As you may have seen in my video, I love reading the Sunday New York Times Style section. So when Viv went down for her nap post-birthday this Sunday, I dug in. I often enjoy the Modern Love essays, but this week’s provoked some tears. It was by a man whose wife had gone through a miscarriage. First it bugged me, because he and his wife didn’t seem that moved by finding out their son had died inside of her. But later on, the emotion is released.
When I did a vlog – “What Not To Say” – about my own miscarriage, I was touched by the kind words people left. Many who have gone through the same sadness. The writer of the Times piece, David Hlavsa, experienced something similar when he told people at his work. He says people he barely knew told him about their own miscarriages. “Grief hauled about, and nowhere to put it down,” he wrote. Which I thought was beautiful and true. Like he writes, if one loses a parent, or spouse, anyone living, breathing, walking around, people have an idea how to treat you and you have a right to be really sad.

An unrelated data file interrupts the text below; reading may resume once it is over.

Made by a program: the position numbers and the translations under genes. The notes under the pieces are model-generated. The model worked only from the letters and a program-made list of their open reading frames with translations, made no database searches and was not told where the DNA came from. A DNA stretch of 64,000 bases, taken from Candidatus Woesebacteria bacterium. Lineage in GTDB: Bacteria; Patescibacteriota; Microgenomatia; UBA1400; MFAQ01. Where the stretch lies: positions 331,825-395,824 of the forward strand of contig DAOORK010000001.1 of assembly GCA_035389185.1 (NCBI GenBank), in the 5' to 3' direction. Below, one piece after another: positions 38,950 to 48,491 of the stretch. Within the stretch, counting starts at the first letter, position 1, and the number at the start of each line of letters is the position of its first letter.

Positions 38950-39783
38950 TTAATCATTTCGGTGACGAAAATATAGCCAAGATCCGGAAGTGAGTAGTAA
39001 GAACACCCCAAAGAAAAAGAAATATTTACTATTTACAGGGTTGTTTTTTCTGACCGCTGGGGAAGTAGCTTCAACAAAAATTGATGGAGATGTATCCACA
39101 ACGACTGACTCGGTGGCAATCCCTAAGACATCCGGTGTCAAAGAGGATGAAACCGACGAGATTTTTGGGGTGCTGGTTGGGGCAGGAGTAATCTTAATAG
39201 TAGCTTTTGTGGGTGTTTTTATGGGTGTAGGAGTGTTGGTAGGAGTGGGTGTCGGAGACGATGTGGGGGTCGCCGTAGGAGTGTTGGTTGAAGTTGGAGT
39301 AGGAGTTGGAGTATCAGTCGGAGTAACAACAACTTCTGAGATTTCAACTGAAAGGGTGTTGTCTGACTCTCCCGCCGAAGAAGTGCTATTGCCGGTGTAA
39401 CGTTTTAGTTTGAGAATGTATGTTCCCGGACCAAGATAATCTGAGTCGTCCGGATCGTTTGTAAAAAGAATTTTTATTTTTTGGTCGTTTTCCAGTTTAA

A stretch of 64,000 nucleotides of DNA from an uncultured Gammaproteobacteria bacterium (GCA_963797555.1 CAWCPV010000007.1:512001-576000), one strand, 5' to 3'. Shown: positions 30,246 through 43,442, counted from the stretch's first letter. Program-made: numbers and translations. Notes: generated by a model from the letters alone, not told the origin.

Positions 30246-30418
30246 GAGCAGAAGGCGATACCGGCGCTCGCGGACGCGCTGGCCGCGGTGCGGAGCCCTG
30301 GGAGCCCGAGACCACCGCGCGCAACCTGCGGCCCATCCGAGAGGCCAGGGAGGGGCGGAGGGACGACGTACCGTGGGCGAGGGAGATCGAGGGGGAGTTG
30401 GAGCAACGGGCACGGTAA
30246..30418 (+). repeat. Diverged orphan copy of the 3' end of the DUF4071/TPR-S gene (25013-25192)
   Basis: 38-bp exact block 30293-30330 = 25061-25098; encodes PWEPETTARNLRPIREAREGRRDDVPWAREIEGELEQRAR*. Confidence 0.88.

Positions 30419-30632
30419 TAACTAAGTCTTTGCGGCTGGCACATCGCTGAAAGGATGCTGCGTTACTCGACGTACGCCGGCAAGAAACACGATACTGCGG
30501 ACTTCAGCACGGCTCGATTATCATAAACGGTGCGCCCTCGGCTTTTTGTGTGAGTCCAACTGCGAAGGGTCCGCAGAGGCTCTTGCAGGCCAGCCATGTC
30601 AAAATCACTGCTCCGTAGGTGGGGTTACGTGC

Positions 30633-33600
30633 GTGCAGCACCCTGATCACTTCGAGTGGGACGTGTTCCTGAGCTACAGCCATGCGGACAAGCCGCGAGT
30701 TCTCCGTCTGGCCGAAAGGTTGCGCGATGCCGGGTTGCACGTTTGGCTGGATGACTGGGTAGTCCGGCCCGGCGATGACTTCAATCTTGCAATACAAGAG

But, a miscarriage is a not-so-funny in-between. When we drove away from the doctor’s office, having found out our daughter’s heart had stopped at 14 and half weeks, I was sobbing great, big sobs. Like you do when you’re a kid, like the writer in the Times article described. As I sobbed, with Vivien strapped in the backseat to her car seat and Mark driving, I called my best friend, my family. “I have some very bad news, the baby is gone, she’s gone,” I sobbed, “There is no heartbeat.”
My dad was very sweet and said kind words. “I’m so sorry honey.” But after a few minutes he took a breath and said, “You gave me such a fright.” He went on, “Well, I thought something bad had happened to someone… to someone…” he hesitated, “To someone we have known longer.”
I had to smile a little. He had searched for the gentlest way to say it. “Yes, Dad, I know that would have been worse.” If something had happen to Vivien or my sisters, yes, it would have been catastrophic.
So, I think that’s what “grief hauled about and nowhere to put it down” means. It’s a scar on your heart, but one you tend to keep to yourself.